Photo courtesy of 7 Stages
Are hate crimes a type of terrorism?
Both are frequently associated with religious fanaticism and rooted in bigotry. Even the late Ted Kennedy called hate crimes “a form of domestic terrorism,” bemoaning that America’s endless War on Terror doesn’t apply to violence at home.
But if hate crimes do equal terrorism, why haven’t the gays gone ballistic with calculated counterstrikes? This oxymoronic “war on hate” conceit gets mined (and nearly manhandled) in Topher Payne’s Angry Fags, a button-pushing black comedy built to rankle Republicans and Democrats alike, in a current production at Atlanta's 7 Stages theater. Payne aims rhetorical shotgun blasts at multiple targets—from fundamentalist preachers to compromising gay activists—and can’t help but maim several of them in a play that’s at once witty, dark and disconcerting.
Handsome political speechwriter Bennett (the affable Jacob York) reboots his life after a breakup, moving in with his razor-tongued BFF Cooper (Johnny Drago) and flirting up a sly co-worker, Adam (John Benzinger). When Bennett’s ex-boyfriend is brutally assaulted outside an Atlanta gay bar, the quip-happy roomies quickly shift from Will & Grace to Leopold and Loeb, plotting an increasingly complicated and bloody crusade against the city’s most outspoken anti-gay figureheads.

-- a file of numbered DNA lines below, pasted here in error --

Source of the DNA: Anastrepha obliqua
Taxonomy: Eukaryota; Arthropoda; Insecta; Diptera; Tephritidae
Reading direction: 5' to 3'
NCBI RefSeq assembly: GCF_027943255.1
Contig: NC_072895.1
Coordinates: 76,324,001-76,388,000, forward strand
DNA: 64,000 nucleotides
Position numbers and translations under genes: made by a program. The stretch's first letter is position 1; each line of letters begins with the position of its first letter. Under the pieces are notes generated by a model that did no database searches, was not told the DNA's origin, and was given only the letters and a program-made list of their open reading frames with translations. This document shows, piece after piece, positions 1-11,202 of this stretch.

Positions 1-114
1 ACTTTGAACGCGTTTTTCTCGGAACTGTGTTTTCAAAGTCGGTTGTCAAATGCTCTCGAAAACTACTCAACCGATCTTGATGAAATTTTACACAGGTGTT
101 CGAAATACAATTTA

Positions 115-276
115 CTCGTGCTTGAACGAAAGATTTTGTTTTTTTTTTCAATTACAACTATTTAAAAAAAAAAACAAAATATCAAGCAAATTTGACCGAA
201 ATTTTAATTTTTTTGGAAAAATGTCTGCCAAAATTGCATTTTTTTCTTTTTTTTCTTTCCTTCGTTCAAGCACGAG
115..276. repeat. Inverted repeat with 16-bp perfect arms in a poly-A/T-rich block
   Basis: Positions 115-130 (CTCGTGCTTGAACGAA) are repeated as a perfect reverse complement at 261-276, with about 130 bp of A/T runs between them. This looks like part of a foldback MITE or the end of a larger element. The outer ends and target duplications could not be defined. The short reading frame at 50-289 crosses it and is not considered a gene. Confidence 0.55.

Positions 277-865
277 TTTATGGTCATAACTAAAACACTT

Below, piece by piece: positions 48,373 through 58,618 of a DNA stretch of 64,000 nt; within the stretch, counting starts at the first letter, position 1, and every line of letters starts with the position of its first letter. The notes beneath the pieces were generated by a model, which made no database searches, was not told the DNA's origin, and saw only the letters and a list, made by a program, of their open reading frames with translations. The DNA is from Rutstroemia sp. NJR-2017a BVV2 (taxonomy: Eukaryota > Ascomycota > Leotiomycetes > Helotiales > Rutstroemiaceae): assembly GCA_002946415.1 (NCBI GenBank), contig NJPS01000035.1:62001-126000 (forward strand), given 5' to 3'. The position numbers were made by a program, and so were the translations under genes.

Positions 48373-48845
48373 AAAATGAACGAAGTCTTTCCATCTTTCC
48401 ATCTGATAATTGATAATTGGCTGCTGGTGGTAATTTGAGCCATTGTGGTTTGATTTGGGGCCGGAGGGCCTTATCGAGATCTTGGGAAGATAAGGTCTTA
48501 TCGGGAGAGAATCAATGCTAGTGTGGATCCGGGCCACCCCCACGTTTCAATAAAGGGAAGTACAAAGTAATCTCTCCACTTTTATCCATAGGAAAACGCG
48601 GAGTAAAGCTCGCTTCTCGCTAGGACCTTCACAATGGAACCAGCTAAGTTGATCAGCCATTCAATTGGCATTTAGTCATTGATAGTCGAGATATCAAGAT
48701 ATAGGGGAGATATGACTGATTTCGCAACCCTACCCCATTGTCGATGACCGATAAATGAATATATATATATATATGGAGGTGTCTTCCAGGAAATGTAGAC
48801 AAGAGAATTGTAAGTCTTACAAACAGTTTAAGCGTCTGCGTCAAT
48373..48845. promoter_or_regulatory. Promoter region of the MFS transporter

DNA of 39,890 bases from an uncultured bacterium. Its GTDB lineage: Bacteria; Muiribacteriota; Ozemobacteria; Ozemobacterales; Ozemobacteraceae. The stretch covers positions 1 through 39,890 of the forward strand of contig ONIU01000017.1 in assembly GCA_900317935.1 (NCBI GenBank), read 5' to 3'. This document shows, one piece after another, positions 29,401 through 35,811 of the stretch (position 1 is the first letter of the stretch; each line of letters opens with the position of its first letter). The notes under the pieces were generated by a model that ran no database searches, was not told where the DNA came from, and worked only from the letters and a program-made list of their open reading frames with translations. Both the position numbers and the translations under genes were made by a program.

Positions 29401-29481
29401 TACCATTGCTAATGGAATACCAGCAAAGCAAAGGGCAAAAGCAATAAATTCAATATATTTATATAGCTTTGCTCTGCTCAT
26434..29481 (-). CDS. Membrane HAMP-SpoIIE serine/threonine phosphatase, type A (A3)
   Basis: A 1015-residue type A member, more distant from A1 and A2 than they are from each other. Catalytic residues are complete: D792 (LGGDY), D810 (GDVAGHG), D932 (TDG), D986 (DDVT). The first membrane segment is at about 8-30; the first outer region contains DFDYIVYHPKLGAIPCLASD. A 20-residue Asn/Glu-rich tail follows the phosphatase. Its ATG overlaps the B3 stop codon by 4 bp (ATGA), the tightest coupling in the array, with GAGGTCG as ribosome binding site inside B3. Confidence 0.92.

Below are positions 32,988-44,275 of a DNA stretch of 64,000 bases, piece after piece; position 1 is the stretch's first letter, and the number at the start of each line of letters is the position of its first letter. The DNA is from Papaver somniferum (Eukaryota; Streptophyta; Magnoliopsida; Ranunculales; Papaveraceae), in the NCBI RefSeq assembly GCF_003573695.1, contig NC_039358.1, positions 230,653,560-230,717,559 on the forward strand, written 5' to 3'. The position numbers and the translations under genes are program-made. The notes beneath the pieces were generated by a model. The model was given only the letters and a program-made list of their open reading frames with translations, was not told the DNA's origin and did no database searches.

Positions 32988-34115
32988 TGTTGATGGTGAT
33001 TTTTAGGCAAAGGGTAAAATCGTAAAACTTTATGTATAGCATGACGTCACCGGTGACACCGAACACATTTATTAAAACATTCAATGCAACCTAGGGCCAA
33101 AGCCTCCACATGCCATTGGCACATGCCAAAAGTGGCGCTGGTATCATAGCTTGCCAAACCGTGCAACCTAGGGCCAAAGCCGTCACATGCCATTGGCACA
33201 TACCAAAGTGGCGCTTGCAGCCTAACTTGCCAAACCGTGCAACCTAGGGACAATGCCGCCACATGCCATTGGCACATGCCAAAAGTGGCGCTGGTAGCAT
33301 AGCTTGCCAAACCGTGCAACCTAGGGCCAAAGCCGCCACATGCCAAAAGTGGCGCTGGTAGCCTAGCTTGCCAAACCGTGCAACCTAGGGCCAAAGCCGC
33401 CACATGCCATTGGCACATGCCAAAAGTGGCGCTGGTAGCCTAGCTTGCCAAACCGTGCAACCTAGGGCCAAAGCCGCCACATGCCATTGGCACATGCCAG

Payne peppers the dialogue with sharp ruminations on Southern favorites Steel Magnolias and Designing Women; he even manages to make an ongoing Alf joke work. Directed by Justin Anderson, the show’s first half functions in sitcom mode, with perfectly timed laugh lines delivered by Must-See-TV-ready characters (Drago’s swishy Cooper is the evening’s bitchy superstar).
The second act, though, rapidly detours into Dexter territory as its anti-heroes spread their anger from two-faced televangelists to well-intentioned gay politicians and other friends of the movement. The show skewers Dan Savage’s It Gets Better campaign, suggesting that the promise of the project is false. As one character says, “It gets better—unless you get fat.”
The answer, therefore, is to “make it better,” which Bennett and Cooper take to mean killing hypocrites and bombing buildings. “I’m so sick of trying to be likeable,” Cooper spits. “Change doesn’t come from reason. It comes from fear.” A chilling hostage scenario makes for an unsettling dessert so soon after an appetizer of Julia Sugarbaker.
The trope of the homicidal same-sex duo is hardly a new one and has been deployed in everything from Alfred Hitchcock’s Rope to Peter Jackson’s Heavenly Creatures, but Payne gives us two likeable killer queens whose road to domestic terrorism is paved with Paula Deen jokes. The zingers make for comedy gold, even if Angry Fags gets bogged down with didactic dialogue and wholly unnecessary video interstitials that only add to the three-hour runtime. Payne’s writing especially sparkles during Bennett’s flirtation with Adam, including perhaps the most titillating seduction sequence I’ve seen in years.
Such sprinkles of tenderness bring nuance to the play’s thought-provoking discourse about the role of violence in civilized society. As one character says, “It’s only called terrorism when it doesn’t work. When it does work, it’s a revolution.”